Wednesday, December 29, 2010

Review: Danger Days: The True Lives of the Fabulous Killjoys

My Chemical Romance- Danger Days: The True Lives of the Fabulous Killjoys
In the two years after New Jersey natives My Chemical Romance released their third album, 2006’s rock opera The Black Parade, all signs pointed toward a return-to-roots rock album being in the works as the follow-up.  The Black Parade b-sides, their cover of “Desolation Row”, and a pair of untitled bootlegs that made their way around the ‘Net indicated that the band was going back to the no-frills post-hardcore of their first two efforts.  And frontman Gerard Way told MTV, “I think there’s going to be [a] lack of concept . . . It’s not going to be hiding behind a veil of fiction or uniforms and makeup anymore. . . . People who were really big fans of our first record, they’ll find things they’re really going to love about the new material – and not because we sound like that first record at all, it’s because there’s a purity to it.  There’s less happening.”

Well, that lasted about ten seconds.

Not that Danger Days is a bad album by any means.  It is, however, the farthest thing from the album fans were expecting.  The punk and rock elements are still at the forefront, but a style completely new to MCR’s catalogue is put to use: synth-pop (I’d love to call it “synth-rock”, but the songs have more in common with the Killers than Pink Floyd).  And, despite the promise of a “lack of concept” this time around, the guys have punched out another collection of songs with similar themes.  It’s not a linear concept album, because a definite storyline can’t be found in the lyrics, but it’s impossible to deny that they’ve created a world which is supposed to be represented by the album.  The band uses its website, YouTube account, and a site for the fictitious “Better Living Industries” (symbolically abbreviated as “BL/ind.”) to flesh out its world; the foursome plays the role of the titular Fabulous Killjoys, a group of guys who chose to live in the desert outside Battery City, which is under BL/ind.’s control.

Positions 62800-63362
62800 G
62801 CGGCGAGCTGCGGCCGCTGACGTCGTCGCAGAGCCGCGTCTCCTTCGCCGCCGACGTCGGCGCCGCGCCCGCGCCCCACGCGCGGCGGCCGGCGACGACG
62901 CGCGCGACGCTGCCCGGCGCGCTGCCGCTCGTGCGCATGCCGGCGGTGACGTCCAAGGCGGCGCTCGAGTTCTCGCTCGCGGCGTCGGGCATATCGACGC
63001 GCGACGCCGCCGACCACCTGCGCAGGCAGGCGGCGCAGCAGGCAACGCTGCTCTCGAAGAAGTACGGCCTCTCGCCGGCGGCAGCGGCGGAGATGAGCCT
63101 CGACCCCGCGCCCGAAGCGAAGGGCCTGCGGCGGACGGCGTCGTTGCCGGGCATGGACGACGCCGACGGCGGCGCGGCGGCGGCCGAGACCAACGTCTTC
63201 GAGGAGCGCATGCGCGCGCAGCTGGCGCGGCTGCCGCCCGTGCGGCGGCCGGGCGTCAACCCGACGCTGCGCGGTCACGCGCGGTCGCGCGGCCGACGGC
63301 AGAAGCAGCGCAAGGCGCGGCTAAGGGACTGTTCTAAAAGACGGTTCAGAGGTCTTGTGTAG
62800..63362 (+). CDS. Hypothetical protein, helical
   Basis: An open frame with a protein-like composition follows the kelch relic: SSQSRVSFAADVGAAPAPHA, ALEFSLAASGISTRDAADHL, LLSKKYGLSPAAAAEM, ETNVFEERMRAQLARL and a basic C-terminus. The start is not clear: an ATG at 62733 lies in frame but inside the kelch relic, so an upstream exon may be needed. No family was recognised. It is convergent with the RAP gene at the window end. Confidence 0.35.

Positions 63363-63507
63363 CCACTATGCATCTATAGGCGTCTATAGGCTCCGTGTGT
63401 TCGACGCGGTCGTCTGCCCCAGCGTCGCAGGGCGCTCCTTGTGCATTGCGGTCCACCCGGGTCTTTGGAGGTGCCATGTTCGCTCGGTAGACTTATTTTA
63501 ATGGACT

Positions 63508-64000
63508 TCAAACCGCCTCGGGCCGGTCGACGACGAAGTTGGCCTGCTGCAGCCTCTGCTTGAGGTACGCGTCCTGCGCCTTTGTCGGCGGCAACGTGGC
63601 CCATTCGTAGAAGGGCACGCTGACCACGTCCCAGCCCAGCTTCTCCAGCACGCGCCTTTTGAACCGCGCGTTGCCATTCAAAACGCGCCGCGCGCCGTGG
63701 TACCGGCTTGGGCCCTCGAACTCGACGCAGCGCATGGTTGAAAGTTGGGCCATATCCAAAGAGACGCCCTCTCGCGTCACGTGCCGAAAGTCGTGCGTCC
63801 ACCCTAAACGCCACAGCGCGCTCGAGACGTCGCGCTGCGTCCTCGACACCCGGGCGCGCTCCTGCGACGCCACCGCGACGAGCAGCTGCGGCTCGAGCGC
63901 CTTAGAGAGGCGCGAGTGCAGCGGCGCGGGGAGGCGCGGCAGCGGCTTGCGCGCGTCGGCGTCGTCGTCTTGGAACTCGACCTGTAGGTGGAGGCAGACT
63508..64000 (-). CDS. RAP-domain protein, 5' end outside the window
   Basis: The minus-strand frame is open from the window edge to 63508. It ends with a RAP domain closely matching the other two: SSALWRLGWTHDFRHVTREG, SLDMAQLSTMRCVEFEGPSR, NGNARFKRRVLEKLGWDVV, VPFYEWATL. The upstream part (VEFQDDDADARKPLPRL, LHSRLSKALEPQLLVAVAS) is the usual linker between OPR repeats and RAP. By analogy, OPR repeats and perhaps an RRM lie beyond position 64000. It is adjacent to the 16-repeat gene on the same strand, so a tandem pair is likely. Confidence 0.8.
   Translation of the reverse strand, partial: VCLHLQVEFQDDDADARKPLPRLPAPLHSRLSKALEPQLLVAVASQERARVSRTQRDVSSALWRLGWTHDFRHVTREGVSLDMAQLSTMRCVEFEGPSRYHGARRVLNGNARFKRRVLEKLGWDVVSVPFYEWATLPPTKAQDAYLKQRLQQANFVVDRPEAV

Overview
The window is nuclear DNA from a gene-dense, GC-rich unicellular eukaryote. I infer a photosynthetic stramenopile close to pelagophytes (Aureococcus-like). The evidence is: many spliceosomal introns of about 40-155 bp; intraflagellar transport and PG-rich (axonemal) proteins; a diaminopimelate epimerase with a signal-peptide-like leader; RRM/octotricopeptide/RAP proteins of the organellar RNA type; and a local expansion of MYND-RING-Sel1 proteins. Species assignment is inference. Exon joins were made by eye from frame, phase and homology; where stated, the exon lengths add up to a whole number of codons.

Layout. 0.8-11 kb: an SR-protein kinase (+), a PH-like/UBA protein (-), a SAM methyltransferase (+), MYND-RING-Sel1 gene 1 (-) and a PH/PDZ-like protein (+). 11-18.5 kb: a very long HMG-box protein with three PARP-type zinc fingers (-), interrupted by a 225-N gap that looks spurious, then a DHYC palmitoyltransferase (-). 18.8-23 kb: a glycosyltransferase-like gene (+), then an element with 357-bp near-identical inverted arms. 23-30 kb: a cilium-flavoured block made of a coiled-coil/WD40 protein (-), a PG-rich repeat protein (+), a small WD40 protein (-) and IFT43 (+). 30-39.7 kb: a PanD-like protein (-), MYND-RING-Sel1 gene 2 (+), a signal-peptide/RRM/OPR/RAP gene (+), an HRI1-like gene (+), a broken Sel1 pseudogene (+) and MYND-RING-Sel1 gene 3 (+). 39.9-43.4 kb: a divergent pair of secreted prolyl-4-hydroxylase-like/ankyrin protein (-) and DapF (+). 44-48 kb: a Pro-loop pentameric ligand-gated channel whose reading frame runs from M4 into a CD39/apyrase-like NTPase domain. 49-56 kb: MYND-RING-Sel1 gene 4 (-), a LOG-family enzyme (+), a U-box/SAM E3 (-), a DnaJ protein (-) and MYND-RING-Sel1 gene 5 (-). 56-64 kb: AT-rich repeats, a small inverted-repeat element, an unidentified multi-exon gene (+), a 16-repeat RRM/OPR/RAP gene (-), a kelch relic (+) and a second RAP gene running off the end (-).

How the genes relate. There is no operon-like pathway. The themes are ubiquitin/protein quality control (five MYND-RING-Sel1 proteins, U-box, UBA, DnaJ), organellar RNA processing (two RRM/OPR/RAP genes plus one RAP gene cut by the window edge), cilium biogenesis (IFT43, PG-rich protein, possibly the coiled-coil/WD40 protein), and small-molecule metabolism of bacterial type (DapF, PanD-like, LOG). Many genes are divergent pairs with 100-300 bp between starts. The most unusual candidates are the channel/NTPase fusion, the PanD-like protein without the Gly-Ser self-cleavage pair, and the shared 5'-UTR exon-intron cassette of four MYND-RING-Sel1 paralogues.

Pros:     The guys have released what they set out to make: an album that’s just all-around fun.   Other bands talk about capturing the energy of their performances on an album, but none have accomplished the task as well as MCR.  They’ve applied the classic- and arena-rock elements they first used sparingly in The Black Parade to an entire album; the songs sound enormous through the earbuds, and make you wonder how much better they’d be live.  Several songs are highlighted by unexpected guitar solos and vocal arrangements that keep the album from being classified as “predictable”.  Adding to that fact, the album features a number power ballads and bright mid-tempo songs – a noteworthy difference from the dark rockers the band’s built a career on, but everything feels surprisingly natural.